disaster said, “The people do not know how to worship anymore.” The pastor noticed that, in the aftermath of the catastrophe, people did not behave the same. Their expressions and responses in worship seemed off. After a long and thoughtful time of sharing, the pastor concluded that the real issue might be that “the people are not the same anymore.” Loss, grief, dislocation and more had shocked people personally and collectively. They mostly looked the same (except a little sadder) and they mostly sounded the same (except a little more reserved), but people were different somehow.
I experienced something similar working with schools in a context after a civil war. Prior to the war, students were well mannered and cooperative. Of course, they did kid-size and teen-type things that aggravated adults. But, for the most part, they went along with the program. The war, however, changed things. Students were much more aggressive, even hostile, after the war ended and schools reopened. Children had to develop survival skills and assert themselves to avoid being further victimized by rebel fighters, government soldiers or out of control neighbors. All of the children knew peers that had been murdered, maimed, raped or conscripted to be child combatants. Everyone was affected by war, and children learned skills to increase their probabilities of survival. Trauma changes people, and those we serve — in churches or communities — will be different in ways that can be anticipated and beyond.
The context in which we serve will have changed. Churches in communities that face large-scale flooding and earthquakes have to learn how to minister when the ground beneath them literally and figuratively shifts. When houses of families and houses of faith are destroyed, people have to learn alternative ways to live and be together. How do you have a meal with no table or dining room or building? You can only do so much under the trees. How do you gather for worship when there is no roof above or walls beside or solid ground beneath you? I know we have highlighted that the church is not the building, but buildings are important tools to facilitate the work of people of faith. People who face physical calamities have to negotiate new physical contexts.
While the physical grounds may not have shifted because of the coronavirus, the social ground rules have changed. I hear pastors talking about how much the people miss being together and wonder what sample size of their congregations they are consulting. A pastor shared an anecdote about an older member who informed the pastor that she would not be physically present as much once they were cleared to gather again at church. She explained that she had experienced worship online, giving online and meeting with people online. As a result, she discovered that she did not need to be in the building as much as before. One wonders how her testimony will be multiplied.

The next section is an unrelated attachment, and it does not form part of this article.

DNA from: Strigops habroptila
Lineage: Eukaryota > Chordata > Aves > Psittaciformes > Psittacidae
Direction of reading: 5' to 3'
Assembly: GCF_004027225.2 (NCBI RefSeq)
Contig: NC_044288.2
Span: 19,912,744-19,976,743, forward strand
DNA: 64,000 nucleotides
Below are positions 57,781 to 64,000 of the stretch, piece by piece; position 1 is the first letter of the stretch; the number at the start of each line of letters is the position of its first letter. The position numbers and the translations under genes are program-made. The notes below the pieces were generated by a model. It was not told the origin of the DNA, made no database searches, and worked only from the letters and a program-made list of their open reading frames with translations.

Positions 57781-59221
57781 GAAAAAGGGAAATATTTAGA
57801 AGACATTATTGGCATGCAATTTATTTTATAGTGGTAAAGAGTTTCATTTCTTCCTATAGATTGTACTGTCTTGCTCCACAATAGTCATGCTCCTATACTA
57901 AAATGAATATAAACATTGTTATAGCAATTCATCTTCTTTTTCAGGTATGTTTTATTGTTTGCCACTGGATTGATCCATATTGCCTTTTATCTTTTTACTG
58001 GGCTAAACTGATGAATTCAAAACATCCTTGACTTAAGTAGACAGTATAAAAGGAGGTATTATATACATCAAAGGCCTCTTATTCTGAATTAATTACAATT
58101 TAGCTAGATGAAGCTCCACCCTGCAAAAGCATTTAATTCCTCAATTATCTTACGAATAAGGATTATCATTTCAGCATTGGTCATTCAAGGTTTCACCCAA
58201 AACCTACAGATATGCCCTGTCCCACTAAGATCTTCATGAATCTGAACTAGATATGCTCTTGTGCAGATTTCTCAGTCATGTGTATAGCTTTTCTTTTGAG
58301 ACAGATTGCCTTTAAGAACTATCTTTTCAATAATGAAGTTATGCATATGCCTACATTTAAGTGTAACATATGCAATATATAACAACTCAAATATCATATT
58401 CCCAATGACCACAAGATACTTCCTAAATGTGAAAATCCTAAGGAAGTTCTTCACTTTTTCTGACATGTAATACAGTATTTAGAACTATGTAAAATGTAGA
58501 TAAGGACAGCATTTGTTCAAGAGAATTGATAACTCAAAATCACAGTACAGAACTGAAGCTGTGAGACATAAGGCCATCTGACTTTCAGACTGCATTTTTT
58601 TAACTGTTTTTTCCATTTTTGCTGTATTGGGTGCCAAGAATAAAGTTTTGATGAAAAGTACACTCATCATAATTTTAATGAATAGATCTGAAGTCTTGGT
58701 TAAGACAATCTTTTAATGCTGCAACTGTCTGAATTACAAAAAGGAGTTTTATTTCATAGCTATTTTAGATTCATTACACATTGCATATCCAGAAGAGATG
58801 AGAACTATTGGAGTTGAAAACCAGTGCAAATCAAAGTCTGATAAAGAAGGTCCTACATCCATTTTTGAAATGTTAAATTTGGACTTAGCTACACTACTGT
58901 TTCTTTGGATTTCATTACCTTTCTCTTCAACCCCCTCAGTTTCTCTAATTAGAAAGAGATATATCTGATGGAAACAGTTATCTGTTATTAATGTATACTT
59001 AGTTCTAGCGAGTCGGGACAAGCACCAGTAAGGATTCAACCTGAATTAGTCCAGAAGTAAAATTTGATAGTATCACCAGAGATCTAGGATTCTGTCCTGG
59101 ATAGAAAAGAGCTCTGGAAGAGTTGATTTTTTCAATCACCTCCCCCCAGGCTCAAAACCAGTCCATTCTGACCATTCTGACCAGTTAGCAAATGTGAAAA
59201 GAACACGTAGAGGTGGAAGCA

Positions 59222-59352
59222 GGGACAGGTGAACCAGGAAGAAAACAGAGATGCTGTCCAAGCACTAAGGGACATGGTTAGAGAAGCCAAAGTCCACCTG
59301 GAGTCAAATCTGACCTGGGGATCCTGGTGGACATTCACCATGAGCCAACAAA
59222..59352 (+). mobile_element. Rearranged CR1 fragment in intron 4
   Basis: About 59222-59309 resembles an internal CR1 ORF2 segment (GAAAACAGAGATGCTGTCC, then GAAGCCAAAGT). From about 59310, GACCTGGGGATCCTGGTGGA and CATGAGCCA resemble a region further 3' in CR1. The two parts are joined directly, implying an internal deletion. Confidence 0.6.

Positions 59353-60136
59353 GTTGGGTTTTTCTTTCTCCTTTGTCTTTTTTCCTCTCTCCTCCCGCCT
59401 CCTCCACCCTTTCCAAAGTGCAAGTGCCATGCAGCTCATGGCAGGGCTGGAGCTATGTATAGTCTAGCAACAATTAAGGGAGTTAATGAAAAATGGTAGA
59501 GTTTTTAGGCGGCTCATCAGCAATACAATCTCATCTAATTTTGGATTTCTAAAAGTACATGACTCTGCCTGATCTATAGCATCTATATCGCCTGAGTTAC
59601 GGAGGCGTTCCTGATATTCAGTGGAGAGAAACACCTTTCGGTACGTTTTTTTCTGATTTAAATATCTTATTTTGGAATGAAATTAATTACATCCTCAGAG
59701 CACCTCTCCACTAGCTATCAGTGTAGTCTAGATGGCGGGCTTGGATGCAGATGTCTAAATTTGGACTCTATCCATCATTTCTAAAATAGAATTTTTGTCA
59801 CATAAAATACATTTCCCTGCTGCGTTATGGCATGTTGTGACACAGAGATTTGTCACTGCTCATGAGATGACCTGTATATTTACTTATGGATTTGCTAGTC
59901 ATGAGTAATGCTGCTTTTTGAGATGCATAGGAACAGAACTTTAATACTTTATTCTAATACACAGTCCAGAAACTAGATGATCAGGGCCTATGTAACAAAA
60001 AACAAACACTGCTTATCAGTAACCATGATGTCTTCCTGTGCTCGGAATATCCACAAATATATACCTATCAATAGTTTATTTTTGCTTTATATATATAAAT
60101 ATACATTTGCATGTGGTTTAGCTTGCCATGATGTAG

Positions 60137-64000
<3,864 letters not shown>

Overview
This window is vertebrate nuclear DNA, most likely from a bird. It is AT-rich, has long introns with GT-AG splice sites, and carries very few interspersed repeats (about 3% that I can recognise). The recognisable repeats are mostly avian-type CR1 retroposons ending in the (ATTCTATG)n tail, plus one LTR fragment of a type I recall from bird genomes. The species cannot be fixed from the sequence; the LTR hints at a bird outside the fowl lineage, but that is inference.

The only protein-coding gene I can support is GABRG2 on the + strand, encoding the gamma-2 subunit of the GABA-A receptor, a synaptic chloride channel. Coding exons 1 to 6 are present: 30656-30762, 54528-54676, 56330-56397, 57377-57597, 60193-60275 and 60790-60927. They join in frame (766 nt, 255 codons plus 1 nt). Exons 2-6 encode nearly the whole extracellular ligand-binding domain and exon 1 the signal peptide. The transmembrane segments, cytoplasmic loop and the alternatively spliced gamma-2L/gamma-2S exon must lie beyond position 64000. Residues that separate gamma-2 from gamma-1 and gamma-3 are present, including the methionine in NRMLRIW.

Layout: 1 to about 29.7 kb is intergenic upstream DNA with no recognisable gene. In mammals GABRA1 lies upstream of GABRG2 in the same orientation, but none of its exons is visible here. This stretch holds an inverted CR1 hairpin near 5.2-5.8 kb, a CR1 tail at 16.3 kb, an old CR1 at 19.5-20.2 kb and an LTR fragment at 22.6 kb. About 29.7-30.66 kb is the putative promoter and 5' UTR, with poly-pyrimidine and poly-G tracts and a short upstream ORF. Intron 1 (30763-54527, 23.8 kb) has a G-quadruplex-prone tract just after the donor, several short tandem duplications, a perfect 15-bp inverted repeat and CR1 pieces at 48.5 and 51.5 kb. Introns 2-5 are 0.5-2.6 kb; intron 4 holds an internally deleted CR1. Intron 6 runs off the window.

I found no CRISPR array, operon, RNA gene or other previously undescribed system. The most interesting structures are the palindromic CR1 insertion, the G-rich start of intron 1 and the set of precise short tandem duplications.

Pastors will need to think about reclaiming some and incorporating others. Some congregants have enjoyed grazing across media platforms to sample or scarf down sophisticated media ministry productions that they had not known before.
- How might churches work to re-engage with folks who have been exposed to other experiences, at least virtually?
- How might churches work to stay connected with new people who found their services online during this season of sheltering in place?
- How do we ensure a kind of hospitality when people meet at church online and then have to face the unadorned reality of the saints together?
- How do we build a relationship rather than settle for transactions when people are hundreds or thousands of miles away?
Re-engaging, engaging and encountering will offer opportunities for human imagination and holy inspiration as we work in the ongoing coronavirus context. While everything may not have changed, a whole lot of things will be different.
Let’s listen and learn. Crises are not new to Christian communities and Christian leaders. Many who live and work in the United States, however, have a strange delusion that this is the center of the universe. Others have experienced catastrophes and managed to adapt with the help of the Spirit. If we are not too arrogant, we can listen, learn and live better sooner. Too much is as stake for any other path.
David Emmanuel Goatley is research professor of theology and Black Church studies and director of the Office of Black Church Studies at Duke Divinity School. He served over 20 years as an executive leader of Lott Carey, a global missions agency supporting indigenous communities in evangelism, empowerment, compassion, and advocacy.